Although she had her eggs frozen before she started her chemotherapy, she conceived naturally and delivered a healthy baby after the treatment stopped.

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Pregnancy after breast cancer does not increase a woman’s risk of a relapse. Pixabay

In another case from HCG, a patient who was diagnosed with breast cancer at the age of 27 and treated in 2007 opted for breast conservation, against a full masectomy — and delivered a healthy baby boy in 2013.

“Previously, there were concerns over increased risk of cancer recurrence in women who contemplate pregnancy, but it’s good news that studies show no such higher risk in women who conceive as compared to women who do not conceive,” Saxena said.

In yet another case, also from HCG, a patient treated for breast cancer in her late 30s conceived and delivered a healthy baby — but 2.5 years after her treatment. She had a history of seven miscarriages.

“However, it is not a blanket statement for all breast cancer patients. It depends on the age of the patient. And while deciding about pregnancy, it is important to consider and talk to the patient about her age, family size and type of breast cancer (aggressiveness and risk of recurrence),” Saxena noted.

According to a report from the Indian Council of Medical Research (ICMR), India had 14 lakh cancer patients in 2016 and this number is expected to increase.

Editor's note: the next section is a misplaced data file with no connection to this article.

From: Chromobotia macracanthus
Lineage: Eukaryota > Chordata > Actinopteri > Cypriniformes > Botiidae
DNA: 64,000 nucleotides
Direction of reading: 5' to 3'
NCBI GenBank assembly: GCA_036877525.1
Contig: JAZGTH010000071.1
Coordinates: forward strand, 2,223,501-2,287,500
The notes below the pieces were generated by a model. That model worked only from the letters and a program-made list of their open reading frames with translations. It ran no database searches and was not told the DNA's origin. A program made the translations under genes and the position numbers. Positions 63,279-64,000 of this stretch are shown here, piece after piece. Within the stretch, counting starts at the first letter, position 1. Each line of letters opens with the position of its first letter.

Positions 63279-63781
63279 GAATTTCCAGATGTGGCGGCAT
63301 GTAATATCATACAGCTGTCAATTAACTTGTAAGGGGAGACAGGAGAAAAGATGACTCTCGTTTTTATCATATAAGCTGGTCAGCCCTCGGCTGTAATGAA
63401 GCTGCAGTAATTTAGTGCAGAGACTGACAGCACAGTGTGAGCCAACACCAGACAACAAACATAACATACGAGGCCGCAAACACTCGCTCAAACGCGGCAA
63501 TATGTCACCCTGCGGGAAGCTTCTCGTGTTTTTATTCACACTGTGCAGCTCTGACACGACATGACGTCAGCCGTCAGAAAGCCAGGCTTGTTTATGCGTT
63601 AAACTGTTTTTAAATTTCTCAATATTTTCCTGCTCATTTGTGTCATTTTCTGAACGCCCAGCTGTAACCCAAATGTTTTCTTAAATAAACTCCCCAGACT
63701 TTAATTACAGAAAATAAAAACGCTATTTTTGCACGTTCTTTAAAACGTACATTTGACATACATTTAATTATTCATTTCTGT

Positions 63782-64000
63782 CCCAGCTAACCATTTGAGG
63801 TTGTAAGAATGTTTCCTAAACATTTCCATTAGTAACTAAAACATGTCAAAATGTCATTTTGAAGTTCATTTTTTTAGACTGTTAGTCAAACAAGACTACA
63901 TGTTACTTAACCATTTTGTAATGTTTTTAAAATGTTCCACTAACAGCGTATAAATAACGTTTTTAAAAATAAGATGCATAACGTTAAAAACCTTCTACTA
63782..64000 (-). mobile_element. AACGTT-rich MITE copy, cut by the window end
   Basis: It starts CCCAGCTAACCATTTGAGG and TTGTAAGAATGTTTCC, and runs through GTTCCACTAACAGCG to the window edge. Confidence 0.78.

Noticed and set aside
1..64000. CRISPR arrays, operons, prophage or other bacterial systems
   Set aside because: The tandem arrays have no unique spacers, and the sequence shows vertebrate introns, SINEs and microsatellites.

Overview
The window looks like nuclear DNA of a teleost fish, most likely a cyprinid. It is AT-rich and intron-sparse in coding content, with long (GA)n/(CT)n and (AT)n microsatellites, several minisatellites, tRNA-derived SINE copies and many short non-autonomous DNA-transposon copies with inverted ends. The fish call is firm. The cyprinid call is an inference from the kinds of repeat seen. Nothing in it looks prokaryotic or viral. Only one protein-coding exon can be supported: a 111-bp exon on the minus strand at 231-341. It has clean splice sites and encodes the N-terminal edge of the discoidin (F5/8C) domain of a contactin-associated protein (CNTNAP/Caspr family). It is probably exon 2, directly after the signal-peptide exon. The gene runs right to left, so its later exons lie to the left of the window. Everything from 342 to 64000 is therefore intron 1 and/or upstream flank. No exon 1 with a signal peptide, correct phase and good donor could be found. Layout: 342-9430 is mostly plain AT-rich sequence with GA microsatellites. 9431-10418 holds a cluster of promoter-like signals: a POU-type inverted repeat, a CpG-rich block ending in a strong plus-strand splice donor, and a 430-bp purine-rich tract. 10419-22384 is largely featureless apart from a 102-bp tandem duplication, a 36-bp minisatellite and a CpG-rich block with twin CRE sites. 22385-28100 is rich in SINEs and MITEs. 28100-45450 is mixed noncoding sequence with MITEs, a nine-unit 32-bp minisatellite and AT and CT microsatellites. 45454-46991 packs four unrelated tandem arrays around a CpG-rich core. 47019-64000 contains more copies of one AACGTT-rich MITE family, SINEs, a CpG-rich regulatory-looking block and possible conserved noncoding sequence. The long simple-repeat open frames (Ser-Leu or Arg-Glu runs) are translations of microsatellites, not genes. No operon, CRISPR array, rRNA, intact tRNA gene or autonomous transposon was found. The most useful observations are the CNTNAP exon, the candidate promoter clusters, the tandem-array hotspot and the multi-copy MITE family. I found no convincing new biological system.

“Breast cancer is currently the most common cancer among Indian women, both in terms of incidence as well as mortality, with proportional prevalence in younger age-groups being higher than the global average.”

“The age standardised rate is approximately 25.8 per one lakh women and is expected to rise to 35 per one lakh women in 2026,” the report stated.

Pregnancy after breast cancer does not increase a woman’s risk of a relapse.

Cancer
Cancer Ribbon. Pixabay

According to the American Cancer Society, surgery for breast cancer is generally safe in pregnancy while chemotherapy seems to be safe for the baby only if given in the second or third trimester of pregnancy, not in the first trimester.

Other breast cancer treatments, such as hormone therapy, targeted therapy and radiation therapy, are more likely to harm the baby and are usually shunned during pregnancy.

“The risk could be the need for caesarean section, premature baby and low birth weight baby (vis-a-vis women with no history of breast cancer treatment),” Saxena said.

“There is, by no means, any increase in the chances of birth defects or deformities in the baby or increased risk of cancer in the baby (unless it is a cancer due to genetic mutation which can be transmitted to the baby).

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“There may be difficulty in breast-feeding post surgery and radiation, but it is still possible with probable lower milk production on the treated side,” Saxena explained.

However, it would be advisable to wait for two years post-treatment to check for an early recurrence.

Kaur suggested that young women diagnosed with breast cancer need to be made aware about the methods to preserve fertility prior to starting treatment.

“Their ova (eggs) can be harvested (as is done for patients undergoing IVF) and preserved for future implantation either in the treated patient or a surrogate,” she explained. (IANS)